I was in fourth grade. I can still see the classroom, I still remember where my desk was. It was recess time, but it was too cold (or maybe rainy?) to go outside, so we were playing an indoor game. Only, I didn’t feel like it. So I sat down at my desk and put my head on my arms. I remember my teacher, Mrs. Canon, coming over to me and pressing a hand to my forehead. “Are you not feeling well, sweetie?”
“I’m okay,” I said. “I’m just tired. When I get tired, I start to feel sick.”
Mrs. Canon smiled. “In this case, I think you’re tired because you’re sick. You feel a little warm. Let’s go to the office and call your mom, okay?”
I remember the emotions that surged in my little 9-year-old heart at that. At realizing that maybe it was something real, maybe I needed more than a good night’s sleep. I remember being so grateful that this teacher I loved had taken time out to check on me, to walk me down to the office of our primary school while the other kids threw the beanbag around the circle. I remember the compassion in the receptionist’s eyes as she dialed my home phone number for me and handed me the phone.
And I remember breaking to pieces when I heard my mom’s voice. She asked me what was wrong. I told her I was sick. And I started crying. Not because I was that sick–it was just the flu, gone in a few days. No, I wasn’t crying because of how I felt in my body. I was crying because of how I felt in my heart.
These women, these women who took care of me day and night, cared. They saw the truth of me, even when I didn’t. And they helped. My mom was at the school in a matter of minutes, taking me home and tucking me onto the couch with a movie and a blanket. I don’t actually remember that particularly, I just know it’s what she always did. Because that’s what love does. And that’s what our hearts always need.
A couple weeks ago, I was having a bad week. Though usually I’m an ace at leaving the worry to God and putting my nose to the grindstone, that week it just wasn’t working for me. It all felt like too much. Or rather, like not enough. Like no matter how hard we worked, we were always going to come up short. I spent hours that week walking or jogging or swinging and just pouring my heart out to God. And I know He heard me, because I know He always does. I just didn’t feel it.
I’m a bit of a stoic. I can admit that. Sharing my feelings doesn’t come naturally to me when I’m in the grip of them, even with my husband. One of the reasons I knew we were meant for each other was that he seemed to understand, even when we were teens, that if he let me hold my silence, I’d hold it indefinitely. Instead, he made me talk. Open up. Share what I was feeling, even–especially–when I didn’t want to. But if left to my own devices, I just button my lips to anyone but God and adopt the “suck it up, Buttercup” mentality.
I don’t know why. It’s just who I am. Who I’ve always been. I would rather put my head down on my arms at my desk and suffer in silence than let anyone know I’m not feeling well.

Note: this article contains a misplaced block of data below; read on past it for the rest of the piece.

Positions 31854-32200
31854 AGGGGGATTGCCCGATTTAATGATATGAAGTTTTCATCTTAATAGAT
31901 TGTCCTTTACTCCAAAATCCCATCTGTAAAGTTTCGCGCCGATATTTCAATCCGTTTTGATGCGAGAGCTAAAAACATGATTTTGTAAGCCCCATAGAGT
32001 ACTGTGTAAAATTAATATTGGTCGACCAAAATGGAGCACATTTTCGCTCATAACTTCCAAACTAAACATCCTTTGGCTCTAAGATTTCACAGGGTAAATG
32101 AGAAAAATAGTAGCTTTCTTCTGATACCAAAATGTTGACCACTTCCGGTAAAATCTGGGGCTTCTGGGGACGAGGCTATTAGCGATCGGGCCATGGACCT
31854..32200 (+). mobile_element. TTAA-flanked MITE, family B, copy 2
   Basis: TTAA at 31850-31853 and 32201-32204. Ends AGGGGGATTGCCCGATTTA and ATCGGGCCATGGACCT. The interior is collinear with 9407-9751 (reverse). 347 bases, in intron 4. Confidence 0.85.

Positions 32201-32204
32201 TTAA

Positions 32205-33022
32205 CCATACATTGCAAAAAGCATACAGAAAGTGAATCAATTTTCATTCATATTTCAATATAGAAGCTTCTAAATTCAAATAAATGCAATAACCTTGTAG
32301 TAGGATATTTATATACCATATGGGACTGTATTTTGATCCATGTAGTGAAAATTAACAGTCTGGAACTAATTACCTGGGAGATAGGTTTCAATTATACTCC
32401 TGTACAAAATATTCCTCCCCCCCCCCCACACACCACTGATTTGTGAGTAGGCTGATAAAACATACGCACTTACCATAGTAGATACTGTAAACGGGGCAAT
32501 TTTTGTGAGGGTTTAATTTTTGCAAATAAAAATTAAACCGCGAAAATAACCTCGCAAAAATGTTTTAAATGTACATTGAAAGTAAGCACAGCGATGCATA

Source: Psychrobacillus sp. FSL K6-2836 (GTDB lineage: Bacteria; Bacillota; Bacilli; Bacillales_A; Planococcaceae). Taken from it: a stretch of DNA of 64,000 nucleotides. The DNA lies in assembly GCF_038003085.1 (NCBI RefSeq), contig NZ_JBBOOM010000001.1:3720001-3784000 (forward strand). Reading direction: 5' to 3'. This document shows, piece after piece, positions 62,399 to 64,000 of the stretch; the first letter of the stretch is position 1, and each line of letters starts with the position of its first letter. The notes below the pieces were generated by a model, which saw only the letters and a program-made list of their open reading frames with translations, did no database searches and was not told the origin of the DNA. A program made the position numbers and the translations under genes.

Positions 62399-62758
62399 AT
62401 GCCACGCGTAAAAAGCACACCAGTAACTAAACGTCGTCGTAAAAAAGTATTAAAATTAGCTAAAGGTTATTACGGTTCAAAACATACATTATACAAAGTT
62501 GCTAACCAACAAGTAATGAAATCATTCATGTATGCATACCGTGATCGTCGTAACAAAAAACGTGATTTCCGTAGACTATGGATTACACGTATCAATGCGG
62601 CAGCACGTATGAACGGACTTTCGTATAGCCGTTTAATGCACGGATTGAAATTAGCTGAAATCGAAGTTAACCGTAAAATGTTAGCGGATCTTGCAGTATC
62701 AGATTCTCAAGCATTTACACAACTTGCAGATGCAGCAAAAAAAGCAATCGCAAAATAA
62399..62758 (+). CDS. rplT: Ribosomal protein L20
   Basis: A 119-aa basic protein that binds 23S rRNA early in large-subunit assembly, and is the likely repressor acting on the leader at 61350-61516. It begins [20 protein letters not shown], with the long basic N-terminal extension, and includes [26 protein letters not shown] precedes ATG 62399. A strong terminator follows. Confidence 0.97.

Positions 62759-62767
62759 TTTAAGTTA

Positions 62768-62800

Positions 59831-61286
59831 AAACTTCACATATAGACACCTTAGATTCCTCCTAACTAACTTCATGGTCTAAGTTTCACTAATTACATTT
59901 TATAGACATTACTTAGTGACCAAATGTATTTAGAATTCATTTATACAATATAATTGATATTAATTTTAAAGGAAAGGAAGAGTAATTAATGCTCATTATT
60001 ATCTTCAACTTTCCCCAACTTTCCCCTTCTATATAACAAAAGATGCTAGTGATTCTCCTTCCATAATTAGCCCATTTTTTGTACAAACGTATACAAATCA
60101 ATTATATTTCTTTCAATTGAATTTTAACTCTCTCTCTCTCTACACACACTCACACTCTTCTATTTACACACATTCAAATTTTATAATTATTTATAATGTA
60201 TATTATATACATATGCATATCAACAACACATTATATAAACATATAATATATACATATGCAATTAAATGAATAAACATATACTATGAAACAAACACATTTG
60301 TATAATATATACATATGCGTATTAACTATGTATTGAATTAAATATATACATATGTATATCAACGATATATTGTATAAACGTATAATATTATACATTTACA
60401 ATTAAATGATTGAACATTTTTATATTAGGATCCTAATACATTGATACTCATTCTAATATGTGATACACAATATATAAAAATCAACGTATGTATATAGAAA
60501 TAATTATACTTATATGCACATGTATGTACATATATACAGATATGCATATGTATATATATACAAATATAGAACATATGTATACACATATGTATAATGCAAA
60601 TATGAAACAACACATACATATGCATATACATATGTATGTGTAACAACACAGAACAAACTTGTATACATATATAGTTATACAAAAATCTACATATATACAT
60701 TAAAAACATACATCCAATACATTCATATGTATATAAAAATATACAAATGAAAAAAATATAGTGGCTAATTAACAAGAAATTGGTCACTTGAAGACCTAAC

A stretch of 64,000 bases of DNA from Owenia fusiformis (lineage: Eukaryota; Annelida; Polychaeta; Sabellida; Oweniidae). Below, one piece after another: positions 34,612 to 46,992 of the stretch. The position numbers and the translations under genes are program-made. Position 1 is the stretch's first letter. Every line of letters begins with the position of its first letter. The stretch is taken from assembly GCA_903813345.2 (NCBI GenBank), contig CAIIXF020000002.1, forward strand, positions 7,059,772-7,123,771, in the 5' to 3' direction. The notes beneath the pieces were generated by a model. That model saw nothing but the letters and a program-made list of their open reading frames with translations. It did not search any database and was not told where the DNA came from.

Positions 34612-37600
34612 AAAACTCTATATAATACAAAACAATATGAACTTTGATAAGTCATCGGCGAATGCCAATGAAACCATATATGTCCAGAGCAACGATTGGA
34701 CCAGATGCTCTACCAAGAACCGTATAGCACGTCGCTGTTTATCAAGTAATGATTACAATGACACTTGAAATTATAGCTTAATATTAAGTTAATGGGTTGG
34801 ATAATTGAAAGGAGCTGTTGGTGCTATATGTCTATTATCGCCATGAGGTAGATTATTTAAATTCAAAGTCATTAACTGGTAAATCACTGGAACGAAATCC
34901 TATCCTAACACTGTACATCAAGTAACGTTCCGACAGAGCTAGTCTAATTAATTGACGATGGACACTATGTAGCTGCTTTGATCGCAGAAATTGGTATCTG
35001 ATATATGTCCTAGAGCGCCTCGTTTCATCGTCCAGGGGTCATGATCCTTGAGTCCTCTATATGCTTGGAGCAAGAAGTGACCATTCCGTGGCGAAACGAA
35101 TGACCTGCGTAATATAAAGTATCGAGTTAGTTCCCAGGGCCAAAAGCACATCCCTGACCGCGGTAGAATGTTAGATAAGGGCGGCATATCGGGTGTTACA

When I was a kid, I could count on someone noticing. My teachers, my mom, my grandmother. They always knew. They always asked.
As an adult, it’s different. Sure, my husband will notice, but sometimes he’s right there in the same storm with me. So if I need to talk about it with someone who isn’t, that’s on me. And, for me, that’s hard.
It was Thursday by the time I finally reached out to my best friend–having been in this particular funk since the previous Friday night. A week of just crying out to God and feeling like I was banging my head against a wall. So finally, I answered her “How’s your day going?” question with the truth. “Not great. I’m stuck in my head…”
I talked it through with her (on chat, so typed it through, I guess). And she saw me. She understood. She’s been there. And just having that conversation broke through the dam.
My teacher, my mom back in fourth grade…they didn’t make it better. Their attention and love didn’t make the flu go away. But it made me better, in my heart. And the same is true now. Being seen and understood by a friend doesn’t solve the problem of circumstances–but it solves the problem of my heart.
And it reminded me of why I’d felt like God wasn’t doing anything: Because He moves through His Church. He shows His love not just through the familiar Words of Scripture (though He uses that, without question!), not just through mental reminders. He shows His love through the people who love Him. Through His family. When kids snuggle up in their parents’ laps for comfort, it’s an echo of what we’re always called to do. To curl up in the security of God’s loving family, knowing that we’ll help each other, see each other, understand each other because He loves us.
But we have to take that step. We have to open up. Be vulnerable. We have to cry out to each other, not only to the Lord. He hears us, yes. He will answer. But many, many times His answer comes through His people. And while He nudges them to reach out to us, often that comes as a question. “Hey, how are you doing? How’s your day?” And we have to be brave enough, vulnerable enough, to answer.
This is something I struggle with, time and again. I think I inherited my English ancestors’ stiff upper lip to a rather debilitating degree, LOL. It’s part of my nature–a part that can be helpful in the short run, when it’s a passing thing, but which I’m still learning to overcome too. Because I need to be seen and understood, as surely now as when I was nine.
I shy away from it because it breaks me a little, and I don’t like to break. I feel weak when I break. But that’s how I’m made stronger too–through those relationships, and through the faith that reminds me that it’s only in my weakness that I can let God be strong for me.
It’s only when we let others really see us that our hearts can receive His healing touch.